Some birds have the ability to vocalize whatever they hear, whether it is ambient noise or even human speech. And one bird in particular, which lives in a zoo in Australia, managed to imitate the cry of a baby in a way that was very faithful to reality.
The animal in question is a seven-year-old songbird, native to Australia, called an echo. According to one of the zoo’s observers, Leanne Golebioski, the bird began to learn to imitate children about a year ago. He believes the skill was developed by listening to the children of visitors, perfecting the “cry” over the past year, even though the place has been closed since the start of the pandemic.
Hear the perfect imitation of Echo:
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Believe me you weren’t expecting this wake-up call! You’re not hearing things, our resident lyrical Echo has the amazing ability to repeat a variety of calls – including a baby cry!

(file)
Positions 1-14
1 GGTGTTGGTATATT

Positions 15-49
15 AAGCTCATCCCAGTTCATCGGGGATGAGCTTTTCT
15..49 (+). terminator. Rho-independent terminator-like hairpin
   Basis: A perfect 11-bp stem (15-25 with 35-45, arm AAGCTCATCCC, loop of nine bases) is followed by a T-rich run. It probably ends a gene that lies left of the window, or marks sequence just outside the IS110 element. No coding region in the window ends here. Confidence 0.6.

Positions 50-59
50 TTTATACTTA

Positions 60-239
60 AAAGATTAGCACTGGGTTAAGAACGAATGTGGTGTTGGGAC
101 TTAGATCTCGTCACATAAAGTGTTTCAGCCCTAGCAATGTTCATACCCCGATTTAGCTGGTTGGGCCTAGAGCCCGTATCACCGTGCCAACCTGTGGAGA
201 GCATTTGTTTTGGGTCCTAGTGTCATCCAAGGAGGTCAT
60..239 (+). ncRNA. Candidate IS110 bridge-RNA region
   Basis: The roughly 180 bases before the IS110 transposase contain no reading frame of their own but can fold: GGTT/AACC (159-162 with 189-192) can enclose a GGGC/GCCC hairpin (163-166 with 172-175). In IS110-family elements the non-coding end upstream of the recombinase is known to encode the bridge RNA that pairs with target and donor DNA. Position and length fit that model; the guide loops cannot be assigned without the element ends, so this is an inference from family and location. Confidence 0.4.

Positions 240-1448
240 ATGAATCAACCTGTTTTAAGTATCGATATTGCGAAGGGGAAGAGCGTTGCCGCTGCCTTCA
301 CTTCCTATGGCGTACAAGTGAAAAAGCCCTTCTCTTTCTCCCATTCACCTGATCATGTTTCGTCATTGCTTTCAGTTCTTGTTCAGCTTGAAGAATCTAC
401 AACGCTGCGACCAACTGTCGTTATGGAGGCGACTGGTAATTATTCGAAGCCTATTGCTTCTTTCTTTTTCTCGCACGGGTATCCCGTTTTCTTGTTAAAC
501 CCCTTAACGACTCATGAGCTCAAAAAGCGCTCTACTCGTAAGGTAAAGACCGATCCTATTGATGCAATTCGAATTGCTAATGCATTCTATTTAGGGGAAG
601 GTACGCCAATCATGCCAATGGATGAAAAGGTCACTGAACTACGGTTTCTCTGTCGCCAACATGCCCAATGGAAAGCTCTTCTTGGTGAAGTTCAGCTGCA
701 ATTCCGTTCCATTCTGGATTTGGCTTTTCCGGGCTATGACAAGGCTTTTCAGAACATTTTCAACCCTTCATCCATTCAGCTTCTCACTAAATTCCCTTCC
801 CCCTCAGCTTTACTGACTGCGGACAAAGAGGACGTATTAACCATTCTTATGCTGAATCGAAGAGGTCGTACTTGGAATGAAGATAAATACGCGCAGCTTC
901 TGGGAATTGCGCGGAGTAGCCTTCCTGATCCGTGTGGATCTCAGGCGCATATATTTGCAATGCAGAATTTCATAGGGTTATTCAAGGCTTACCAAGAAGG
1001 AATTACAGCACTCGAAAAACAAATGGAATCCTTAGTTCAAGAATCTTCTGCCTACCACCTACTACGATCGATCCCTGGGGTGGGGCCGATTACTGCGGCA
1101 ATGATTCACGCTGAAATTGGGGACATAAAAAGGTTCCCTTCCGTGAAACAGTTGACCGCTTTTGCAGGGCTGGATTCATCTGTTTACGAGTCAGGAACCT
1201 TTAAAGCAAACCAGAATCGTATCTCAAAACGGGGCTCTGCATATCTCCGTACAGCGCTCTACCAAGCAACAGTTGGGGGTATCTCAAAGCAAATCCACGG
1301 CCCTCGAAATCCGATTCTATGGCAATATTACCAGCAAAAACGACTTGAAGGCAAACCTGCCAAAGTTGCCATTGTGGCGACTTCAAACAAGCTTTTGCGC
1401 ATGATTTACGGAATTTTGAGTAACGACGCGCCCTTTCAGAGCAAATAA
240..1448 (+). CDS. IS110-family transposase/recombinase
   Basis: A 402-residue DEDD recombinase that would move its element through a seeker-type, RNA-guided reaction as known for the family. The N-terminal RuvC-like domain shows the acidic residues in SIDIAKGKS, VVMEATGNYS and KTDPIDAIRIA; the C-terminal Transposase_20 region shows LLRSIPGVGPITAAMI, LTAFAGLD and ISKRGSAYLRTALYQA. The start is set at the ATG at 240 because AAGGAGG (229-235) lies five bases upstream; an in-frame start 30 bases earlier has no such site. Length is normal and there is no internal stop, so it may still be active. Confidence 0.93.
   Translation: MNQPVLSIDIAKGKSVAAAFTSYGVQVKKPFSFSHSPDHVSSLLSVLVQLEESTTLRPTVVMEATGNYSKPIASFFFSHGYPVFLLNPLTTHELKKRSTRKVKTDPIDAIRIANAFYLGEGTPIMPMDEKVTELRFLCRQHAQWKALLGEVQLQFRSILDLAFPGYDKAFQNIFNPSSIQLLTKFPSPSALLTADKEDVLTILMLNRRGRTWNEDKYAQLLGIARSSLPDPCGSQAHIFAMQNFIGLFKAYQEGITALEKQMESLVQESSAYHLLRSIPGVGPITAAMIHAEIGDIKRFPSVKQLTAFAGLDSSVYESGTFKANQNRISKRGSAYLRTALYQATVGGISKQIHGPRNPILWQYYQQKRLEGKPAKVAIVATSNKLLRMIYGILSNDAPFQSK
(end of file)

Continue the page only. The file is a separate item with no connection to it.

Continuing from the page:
️ via Keeper Sami #forthewild #tarongatv #animal Science pic.twitter.com/RyU4XpABos
— Taronga Zoo (@tangazoo) August 30, 2021
Scientists theorize that lyre birds have a syrinx, the organ responsible for producing and emitting the sounds of songbirds, which makes other species the envy, albeit simple. The limb is considered relatively primitive because it has only three pairs of muscles instead of four, but it is extremely powerful.
In addition to imitating a baby’s cry, lyrebirds are able to imitate drill and fire alarm sounds, including the “Empty Now” speech. The species is already known to be able to imitate anthropogenic sounds, that is, sounds derived from human activities, imitating the construction sounds of the lyre bird chuck, as shown in the video below:
Source: science alert
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